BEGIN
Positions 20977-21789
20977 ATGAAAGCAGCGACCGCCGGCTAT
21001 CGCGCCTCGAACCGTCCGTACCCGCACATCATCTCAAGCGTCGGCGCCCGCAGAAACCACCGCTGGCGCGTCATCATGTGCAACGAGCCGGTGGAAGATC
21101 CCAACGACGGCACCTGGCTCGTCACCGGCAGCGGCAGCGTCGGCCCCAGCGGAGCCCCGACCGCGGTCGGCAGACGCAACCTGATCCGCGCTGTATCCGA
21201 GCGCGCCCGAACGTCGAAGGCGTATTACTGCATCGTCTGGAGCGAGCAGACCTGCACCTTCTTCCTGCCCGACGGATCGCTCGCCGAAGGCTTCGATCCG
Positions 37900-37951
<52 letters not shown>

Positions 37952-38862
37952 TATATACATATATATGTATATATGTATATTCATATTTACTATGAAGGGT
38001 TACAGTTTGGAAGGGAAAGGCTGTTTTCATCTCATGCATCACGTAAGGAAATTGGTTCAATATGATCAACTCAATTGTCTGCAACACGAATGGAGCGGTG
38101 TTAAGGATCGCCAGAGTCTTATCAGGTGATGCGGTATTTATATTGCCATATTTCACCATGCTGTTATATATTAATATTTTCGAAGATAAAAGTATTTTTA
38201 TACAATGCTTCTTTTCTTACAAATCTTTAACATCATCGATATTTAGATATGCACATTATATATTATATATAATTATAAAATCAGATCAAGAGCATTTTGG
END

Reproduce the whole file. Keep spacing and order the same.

Positions 20977-21789
20977 ATGAAAGCAGCGACCGCCGGCTAT
21001 CGCGCCTCGAACCGTCCGTACCCGCACATCATCTCAAGCGTCGGCGCCCGCAGAAACCACCGCTGGCGCGTCATCATGTGCAACGAGCCGGTGGAAGATC
21101 CCAACGACGGCACCTGGCTCGTCACCGGCAGCGGCAGCGTCGGCCCCAGCGGAGCCCCGACCGCGGTCGGCAGACGCAACCTGATCCGCGCTGTATCCGA
21201 GCGCGCCCGAACGTCGAAGGCGTATTACTGCATCGTCTGGAGCGAGCAGACCTGCACCTTCTTCCTGCCCGACGGATCGCTCGCCGAAGGCTTCGATCCG
Positions 37900-37951
<52 letters not shown>

Positions 37952-38862
37952 TATATACATATATATGTATATATGTATATTCATATTTACTATGAAGGGT
38001 TACAGTTTGGAAGGGAAAGGCTGTTTTCATCTCATGCATCACGTAAGGAAATTGGTTCAATATGATCAACTCAATTGTCTGCAACACGAATGGAGCGGTG
38101 TTAAGGATCGCCAGAGTCTTATCAGGTGATGCGGTATTTATATTGCCATATTTCACCATGCTGTTATATATTAATATTTTCGAAGATAAAAGTATTTTTA
38201 TACAATGCTTCTTTTCTTACAAATCTTTAACATCATCGATATTTAGATATGCACATTATATATTATATATAATTATAAAATCAGATCAAGAGCATTTTGG